4. There could be something in what you're saying Neil but one needs to be cautious about the urban myths surrounding the Amnor plant in Belgium. It was an assembly plant that did not manufacture components. It did have a paint shop to process the parts shipped from the US which were in bare metal form. So taking a couple of things into account i.e. nobody seems to have recognised the bagger in the US and the fact that on a timeline the rather old school design was pretty much obsolete compared with the vac baggers WH were producing by the 1980s it is perhaps possible that it was produced for the US market, didn't sell well, so the stock of parts were shipped to Belgium to be assembled for the European Market to get rid of them. I have found an interesting link to this design on RS submitted by Vincent in Belgium. I remember thinking that this looked a bit 'hookey' when I first saw it but I can see now that it's a rather nifty adaptation of the original design using a wheely bin to collect grass. It even has the same clear hose as shown in the WH brochure. Here's the link http://www.wheelhorseforum.com/topic/30947-new-vacuum-bagger-system-made-in-belguim-orginal-from-wheel-horse/ I agree with Vincent about it being made in Belgium but I thing that is in the context of 'by a previous owner'. Vincent's photos show what the addition belt guard was like which is useful.
  5. Hi Richard, finding time to get back to a 'normal service' is getting easier but as my mother at 83 has dementia and we've moved her down to a home in Romsey so time is still tight shall we say. I've spent hours on the case re identifying the vac-bagger with no luck on the interchange table or the Toro lookup site. I've even put Garry on the other side of the pond on the case and he's struggled to find anything yet other than he thinks it may have been introduced in 1979. I've found references and some detail of the smaller power vacuum that discharges into a dump cart #10 on the brochure I'd forgotten I had. (click to enlarge) but to date no references to the vacuum-bagger. The brochure is a scan of a colour photocopy of the original so not very good quality. Be nice to have a better copy if anyone has an original (Paul M perhaps?) Andy
  6. Great tractor, I'd have been tempted myself but I have one already. An auto is wonderful when it comes to cutting grass for getting in and out of corners effortlessly compared to a manual. Wiring - when you rewire it add a fuse even though these didn't have one as original spec. I had to completely rewire mine as a result of the ignition coil going short circuit internally which cooked the loom and destroyed an almost new set of points and the ignition switch! Rear hitch - I haven't seen a reinforced one like that before but my guess (having just got a vac-bagger) is that this is more than likely the hitch supplied to go with that. The bagger mount locks into the under axle hitch then balances on the rear towing hitch. It weighs a ton before being filled with grass hence my guess re what this is. See http://myoldmachine.com/topic/1873-vacuum-bagger-for-wheel-horse/#entry20428 As your tractor has an SD deck there's a possibility it was originally supplied with a bagger and the hitch it has on it now - again just a guess though. Decals - don't know if anyone noticed the tiny WH logo on the side of the hood by the headlights. One of my D-200s had these on either cheek. Consensus was that these were supplied to dealers as a promotional thing and some dealers or possibly owners did get round to putting them on. They're a rare sight! You can probably just about make it out on this pic if you click on it to enlarge it. If you are going to restore the tractor then Mark (meadowfield) has the artwork for these tiny decals as he made them for my 'D' set. Andy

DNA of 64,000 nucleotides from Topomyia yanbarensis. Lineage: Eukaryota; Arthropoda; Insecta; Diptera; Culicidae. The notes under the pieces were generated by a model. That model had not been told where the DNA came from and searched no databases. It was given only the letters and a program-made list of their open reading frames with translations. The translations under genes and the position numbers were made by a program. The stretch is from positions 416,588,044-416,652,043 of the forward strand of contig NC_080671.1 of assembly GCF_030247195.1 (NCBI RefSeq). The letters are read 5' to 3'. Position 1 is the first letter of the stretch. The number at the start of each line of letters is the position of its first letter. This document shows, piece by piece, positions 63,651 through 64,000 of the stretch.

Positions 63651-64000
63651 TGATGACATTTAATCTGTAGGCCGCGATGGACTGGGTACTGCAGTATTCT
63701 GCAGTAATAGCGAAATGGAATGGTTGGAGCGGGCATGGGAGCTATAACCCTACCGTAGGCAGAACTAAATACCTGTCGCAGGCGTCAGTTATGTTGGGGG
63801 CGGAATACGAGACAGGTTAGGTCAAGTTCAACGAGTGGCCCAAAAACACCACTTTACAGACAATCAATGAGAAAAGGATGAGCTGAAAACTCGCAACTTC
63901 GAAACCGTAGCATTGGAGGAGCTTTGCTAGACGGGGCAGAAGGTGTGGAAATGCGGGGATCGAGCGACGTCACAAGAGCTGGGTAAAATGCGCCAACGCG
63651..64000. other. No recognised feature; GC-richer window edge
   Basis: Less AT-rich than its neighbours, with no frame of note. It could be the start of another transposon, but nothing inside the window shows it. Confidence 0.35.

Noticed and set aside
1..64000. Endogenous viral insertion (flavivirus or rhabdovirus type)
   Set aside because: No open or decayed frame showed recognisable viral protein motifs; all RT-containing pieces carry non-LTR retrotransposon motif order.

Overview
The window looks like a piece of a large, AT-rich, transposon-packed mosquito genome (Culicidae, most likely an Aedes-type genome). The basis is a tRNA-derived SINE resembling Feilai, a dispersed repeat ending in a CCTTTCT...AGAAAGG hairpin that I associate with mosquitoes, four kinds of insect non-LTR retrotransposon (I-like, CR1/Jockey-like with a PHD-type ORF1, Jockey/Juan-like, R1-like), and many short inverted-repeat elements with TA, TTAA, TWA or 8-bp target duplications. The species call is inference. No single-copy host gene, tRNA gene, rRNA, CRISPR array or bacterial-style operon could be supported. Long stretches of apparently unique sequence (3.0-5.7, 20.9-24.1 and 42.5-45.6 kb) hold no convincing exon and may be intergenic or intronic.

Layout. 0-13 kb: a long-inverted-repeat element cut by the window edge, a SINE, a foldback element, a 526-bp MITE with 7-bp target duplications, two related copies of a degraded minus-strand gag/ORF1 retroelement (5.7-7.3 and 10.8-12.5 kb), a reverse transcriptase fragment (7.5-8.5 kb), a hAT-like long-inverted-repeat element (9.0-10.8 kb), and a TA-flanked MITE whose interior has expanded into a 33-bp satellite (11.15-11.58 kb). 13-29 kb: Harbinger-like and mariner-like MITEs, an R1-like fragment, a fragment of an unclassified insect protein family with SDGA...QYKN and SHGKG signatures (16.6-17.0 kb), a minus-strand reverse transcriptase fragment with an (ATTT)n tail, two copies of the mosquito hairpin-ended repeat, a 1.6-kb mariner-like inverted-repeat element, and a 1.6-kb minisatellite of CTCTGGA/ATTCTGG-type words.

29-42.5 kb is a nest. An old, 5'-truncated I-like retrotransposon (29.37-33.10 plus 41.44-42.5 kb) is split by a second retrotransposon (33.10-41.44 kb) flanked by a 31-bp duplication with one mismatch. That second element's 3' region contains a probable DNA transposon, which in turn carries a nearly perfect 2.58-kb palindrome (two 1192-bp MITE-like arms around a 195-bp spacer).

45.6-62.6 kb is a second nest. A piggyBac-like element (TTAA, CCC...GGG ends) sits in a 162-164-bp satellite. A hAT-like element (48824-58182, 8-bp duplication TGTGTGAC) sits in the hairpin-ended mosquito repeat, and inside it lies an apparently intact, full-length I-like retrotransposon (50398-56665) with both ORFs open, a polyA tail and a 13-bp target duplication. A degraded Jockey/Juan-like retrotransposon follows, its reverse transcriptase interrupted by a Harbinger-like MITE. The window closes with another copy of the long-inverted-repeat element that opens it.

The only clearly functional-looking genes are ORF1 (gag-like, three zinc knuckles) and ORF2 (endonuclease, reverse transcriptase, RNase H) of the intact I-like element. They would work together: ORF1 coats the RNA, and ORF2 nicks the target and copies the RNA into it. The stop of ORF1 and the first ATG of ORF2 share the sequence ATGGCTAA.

7. Stop Press !!!! Doh! I was sitting on a 1970s brochure with the bagger listed! It is genuine Wheel Horse rather than an 'Allied Attachment' and should have a Wheel Horse decal. Just need to find the product code but I bet it's one where Toro have managed to lose the documentation.